Maryland was a top performer in a review of 2012 election data released Tuesday by the Pew Charitable Trusts, a nonprofit research organization.
Of the fifty states plus the District of Columbia, Maryland ranked seventh overall. In 2008, its rank was thirteen.
Pew researchers created an Election Performance Index (EPI) using data from the Federal Election Assistance Commission, the Census Bureau, local election bureaus, and other sources. Among many other indicators, they noted voter registration rates and which states, like Maryland, allow online voter registration.
The EPI for the nation as a whole increased 4.4 points from 2008 to 2010. That means that the nation is getting better at voter registration, running elections, and counting votes. Maryland’s EPI increased 7 points over that time, from 69 to 76.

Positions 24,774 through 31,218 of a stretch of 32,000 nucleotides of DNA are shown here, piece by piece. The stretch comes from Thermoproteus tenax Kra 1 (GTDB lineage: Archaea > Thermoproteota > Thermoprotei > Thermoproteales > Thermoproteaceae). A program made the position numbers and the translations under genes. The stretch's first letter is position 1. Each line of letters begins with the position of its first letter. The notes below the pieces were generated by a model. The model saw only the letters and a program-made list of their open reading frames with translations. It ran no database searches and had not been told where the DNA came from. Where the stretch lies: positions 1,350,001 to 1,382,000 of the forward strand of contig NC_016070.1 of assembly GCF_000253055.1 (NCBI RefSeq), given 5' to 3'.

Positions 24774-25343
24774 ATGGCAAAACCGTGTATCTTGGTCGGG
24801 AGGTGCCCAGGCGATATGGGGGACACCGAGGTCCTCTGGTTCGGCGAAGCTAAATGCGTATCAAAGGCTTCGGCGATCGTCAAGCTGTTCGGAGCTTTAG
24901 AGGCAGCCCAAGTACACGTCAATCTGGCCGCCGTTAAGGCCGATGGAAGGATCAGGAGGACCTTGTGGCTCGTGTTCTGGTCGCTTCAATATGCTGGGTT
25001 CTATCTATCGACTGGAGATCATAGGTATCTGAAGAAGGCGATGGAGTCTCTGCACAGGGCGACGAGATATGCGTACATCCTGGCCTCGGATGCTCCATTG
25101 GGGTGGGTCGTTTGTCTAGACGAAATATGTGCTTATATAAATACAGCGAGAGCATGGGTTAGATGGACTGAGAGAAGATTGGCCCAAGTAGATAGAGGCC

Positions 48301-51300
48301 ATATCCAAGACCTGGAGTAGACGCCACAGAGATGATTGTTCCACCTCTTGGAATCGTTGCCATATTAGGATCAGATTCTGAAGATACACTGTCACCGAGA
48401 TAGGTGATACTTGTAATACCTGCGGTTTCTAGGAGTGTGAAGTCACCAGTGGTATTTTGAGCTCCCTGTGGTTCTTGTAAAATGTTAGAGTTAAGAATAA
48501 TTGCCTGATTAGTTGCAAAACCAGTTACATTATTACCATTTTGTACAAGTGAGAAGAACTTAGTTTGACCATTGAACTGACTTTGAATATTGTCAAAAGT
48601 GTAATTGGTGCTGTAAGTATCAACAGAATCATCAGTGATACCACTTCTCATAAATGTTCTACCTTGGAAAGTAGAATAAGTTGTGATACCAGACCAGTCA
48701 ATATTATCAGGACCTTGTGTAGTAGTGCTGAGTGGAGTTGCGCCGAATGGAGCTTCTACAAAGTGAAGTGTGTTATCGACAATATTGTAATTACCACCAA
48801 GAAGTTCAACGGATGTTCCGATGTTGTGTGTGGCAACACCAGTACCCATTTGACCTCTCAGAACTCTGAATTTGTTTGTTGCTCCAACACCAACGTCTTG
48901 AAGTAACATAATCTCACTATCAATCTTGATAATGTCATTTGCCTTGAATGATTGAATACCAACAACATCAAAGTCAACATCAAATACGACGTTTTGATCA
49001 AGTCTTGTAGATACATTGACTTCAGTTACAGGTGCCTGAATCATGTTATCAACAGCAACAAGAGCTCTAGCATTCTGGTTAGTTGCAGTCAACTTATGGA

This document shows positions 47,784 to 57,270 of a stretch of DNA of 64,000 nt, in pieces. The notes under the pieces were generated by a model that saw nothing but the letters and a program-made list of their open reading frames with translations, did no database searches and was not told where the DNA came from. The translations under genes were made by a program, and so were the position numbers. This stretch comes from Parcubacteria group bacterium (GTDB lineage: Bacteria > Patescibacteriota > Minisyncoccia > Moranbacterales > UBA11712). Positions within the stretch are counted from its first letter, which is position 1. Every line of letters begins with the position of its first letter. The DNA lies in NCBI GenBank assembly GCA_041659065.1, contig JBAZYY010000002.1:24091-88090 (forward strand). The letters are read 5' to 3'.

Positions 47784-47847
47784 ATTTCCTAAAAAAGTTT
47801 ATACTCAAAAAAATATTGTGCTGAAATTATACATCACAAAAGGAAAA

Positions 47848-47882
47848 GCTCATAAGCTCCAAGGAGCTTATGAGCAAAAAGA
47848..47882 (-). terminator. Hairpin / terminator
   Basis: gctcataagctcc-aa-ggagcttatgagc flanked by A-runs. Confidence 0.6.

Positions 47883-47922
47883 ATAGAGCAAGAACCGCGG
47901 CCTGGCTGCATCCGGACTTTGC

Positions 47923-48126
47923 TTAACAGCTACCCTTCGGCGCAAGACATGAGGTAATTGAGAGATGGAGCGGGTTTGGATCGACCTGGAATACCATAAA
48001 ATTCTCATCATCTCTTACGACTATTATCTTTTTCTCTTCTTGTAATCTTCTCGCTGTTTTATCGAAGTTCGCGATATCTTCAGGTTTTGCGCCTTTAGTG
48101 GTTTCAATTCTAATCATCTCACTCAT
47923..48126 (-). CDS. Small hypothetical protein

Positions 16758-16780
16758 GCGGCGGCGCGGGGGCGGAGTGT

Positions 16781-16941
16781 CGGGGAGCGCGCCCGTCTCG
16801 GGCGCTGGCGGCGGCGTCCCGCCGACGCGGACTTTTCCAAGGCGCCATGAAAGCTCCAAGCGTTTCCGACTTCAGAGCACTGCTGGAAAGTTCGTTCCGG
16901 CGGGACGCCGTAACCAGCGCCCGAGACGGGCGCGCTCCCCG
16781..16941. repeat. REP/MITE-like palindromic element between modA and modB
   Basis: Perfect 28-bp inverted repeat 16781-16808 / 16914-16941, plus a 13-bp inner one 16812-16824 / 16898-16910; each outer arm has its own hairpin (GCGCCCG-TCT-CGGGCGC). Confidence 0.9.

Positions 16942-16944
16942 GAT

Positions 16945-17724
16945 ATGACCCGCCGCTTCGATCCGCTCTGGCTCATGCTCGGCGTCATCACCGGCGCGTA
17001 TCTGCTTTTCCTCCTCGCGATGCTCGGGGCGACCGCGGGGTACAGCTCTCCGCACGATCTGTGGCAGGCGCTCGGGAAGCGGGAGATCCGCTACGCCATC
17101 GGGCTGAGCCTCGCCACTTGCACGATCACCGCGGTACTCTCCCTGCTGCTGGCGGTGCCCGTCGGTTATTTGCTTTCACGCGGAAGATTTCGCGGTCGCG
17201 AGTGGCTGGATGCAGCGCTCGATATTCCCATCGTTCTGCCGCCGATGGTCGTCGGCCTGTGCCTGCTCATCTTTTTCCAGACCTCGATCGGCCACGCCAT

Pew’s full, interactive website with the findings can be found here.
Maryland was ahead of the national average in areas like voter turnout rate. It also had a low number of voter registrations that were rejected. Another factor that contributed to its high score was that the state provided 100% of the information requested by the U.S. Election Assistance Commission’s Election Administration, which served as one data source for Pew’s analysis.
However, the state had the country’s third-longest voting wait time, 29.2 minutes. That was up from 24.5 minutes in 2008. In a separate report released earlier this year, the President’s Commission on Election Administration said that wait times over thirty minutes are unreasonable. (Follow this link to read that report; wait time analysis begins on page thirteen.)